Whether you think you don't need them or desire to change body composition, do not fear and restrict calories around workouts (particularly around an hour or more, however there are some exceptions to this suggestion). In today's society, the typical diet of an athlete does not support training for it often lacks in quality nutrients to support metabolic processes and the composition and timing of nutrients keeps a body struggling for energy and a quick recovery.

More often than not, athletes need to address the quality of the diet during the day (on a daily basis) as well as the couple hundred additional calories they are overconsuming later in the day (and/or immediately post workout) on hard or long workout days as well as the restriction of nutrients that may keep an athlete satisfied and well-fueled.

Prioritize electrolytes, fluids and cabohydrates (this is where the calories are coming from - carbs) as a baseline to create a foundation of proper sport nutrition during workouts. Give your body a little fuel before workouts and take advantage of recovery nutrition post workouts. Most sport nutrition products are designed to match the needs of athletes (based on consistent scientific research that hasn't changed over the past few decades), although there is no perfect product on the market (in my opinion) to match everyone's needs, perfectly. Each athlete is unique pending his/her training and body composition goals as well as fitness level and structure of training so always address your own issues rather than trying to match the nutrition of a training partner, coach or professional athlete.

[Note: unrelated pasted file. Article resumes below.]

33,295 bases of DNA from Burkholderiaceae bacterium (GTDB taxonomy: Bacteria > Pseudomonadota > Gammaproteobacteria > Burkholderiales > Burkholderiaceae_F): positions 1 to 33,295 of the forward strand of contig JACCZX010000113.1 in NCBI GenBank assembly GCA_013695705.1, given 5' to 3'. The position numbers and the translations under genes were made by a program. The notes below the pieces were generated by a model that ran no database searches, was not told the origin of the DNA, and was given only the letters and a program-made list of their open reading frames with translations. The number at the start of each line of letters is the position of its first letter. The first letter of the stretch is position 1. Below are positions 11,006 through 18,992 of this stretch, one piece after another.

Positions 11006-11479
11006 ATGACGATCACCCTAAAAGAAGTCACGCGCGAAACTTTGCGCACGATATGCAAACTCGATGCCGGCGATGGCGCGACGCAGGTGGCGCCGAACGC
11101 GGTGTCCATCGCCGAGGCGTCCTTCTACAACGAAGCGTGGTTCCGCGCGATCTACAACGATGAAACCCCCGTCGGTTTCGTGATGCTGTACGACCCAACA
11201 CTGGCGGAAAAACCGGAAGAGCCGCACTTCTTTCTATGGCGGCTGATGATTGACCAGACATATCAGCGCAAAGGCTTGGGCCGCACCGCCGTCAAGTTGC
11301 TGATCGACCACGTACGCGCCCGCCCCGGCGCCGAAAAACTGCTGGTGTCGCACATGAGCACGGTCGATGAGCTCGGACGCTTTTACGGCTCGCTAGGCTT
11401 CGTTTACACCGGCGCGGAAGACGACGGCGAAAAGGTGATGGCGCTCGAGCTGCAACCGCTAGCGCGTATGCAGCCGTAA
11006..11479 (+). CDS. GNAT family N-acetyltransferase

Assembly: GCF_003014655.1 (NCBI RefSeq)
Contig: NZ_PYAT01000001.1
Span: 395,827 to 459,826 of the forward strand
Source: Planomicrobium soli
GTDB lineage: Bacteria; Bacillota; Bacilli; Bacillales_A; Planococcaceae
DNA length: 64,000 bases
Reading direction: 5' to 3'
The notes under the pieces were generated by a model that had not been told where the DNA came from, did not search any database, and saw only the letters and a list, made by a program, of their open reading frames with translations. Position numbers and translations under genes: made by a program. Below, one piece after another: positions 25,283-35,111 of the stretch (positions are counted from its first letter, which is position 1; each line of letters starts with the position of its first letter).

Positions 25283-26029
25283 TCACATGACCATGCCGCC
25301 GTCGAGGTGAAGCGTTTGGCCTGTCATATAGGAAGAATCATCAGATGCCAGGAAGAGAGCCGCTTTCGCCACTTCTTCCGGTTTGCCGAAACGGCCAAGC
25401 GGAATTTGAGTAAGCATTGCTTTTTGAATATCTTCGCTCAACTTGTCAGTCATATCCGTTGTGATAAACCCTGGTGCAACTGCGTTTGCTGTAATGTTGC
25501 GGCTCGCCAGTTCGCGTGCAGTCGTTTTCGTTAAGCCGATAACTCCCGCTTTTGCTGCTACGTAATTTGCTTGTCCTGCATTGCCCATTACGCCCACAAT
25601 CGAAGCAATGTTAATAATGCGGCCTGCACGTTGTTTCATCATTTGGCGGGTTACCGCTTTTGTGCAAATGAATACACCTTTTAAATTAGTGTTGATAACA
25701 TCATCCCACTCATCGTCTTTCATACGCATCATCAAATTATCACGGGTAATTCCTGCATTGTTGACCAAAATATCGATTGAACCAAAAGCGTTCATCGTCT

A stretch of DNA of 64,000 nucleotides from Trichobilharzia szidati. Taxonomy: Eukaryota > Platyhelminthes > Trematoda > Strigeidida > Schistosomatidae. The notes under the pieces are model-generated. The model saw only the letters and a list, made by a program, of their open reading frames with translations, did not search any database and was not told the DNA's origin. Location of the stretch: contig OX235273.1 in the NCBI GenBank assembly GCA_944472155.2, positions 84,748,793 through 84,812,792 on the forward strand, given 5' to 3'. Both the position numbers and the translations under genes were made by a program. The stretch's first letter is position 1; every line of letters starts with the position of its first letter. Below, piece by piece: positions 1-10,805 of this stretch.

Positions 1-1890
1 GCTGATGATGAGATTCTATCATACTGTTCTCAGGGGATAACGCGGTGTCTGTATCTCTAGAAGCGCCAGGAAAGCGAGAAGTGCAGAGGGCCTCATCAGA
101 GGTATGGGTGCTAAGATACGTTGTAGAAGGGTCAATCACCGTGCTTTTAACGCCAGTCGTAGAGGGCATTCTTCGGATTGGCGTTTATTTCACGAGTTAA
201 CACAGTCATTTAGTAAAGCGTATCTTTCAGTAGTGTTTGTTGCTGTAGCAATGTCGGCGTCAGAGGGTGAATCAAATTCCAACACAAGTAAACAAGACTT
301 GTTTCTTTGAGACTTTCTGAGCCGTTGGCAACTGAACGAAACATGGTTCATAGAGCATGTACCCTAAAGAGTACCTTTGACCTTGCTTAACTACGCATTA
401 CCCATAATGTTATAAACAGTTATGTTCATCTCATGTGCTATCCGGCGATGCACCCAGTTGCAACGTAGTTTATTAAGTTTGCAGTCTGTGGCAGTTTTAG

Reccomendations during a 1-2 hour workout:
*1 bottle per 60-70 min of training
*Prep 30-60g of carbohydrates (maltodextrin based) per bottl, or if you need more calories, 45-75g carbs (maltodextrin + fructose based). OK to do gel + water or powder + water - based on toleration and ability to digest and absorb.
*Be sure your product has electrolytes - magnesium, chloride, sodium, potassium, as well as calcium or you may need to add w/ additional powder or pills.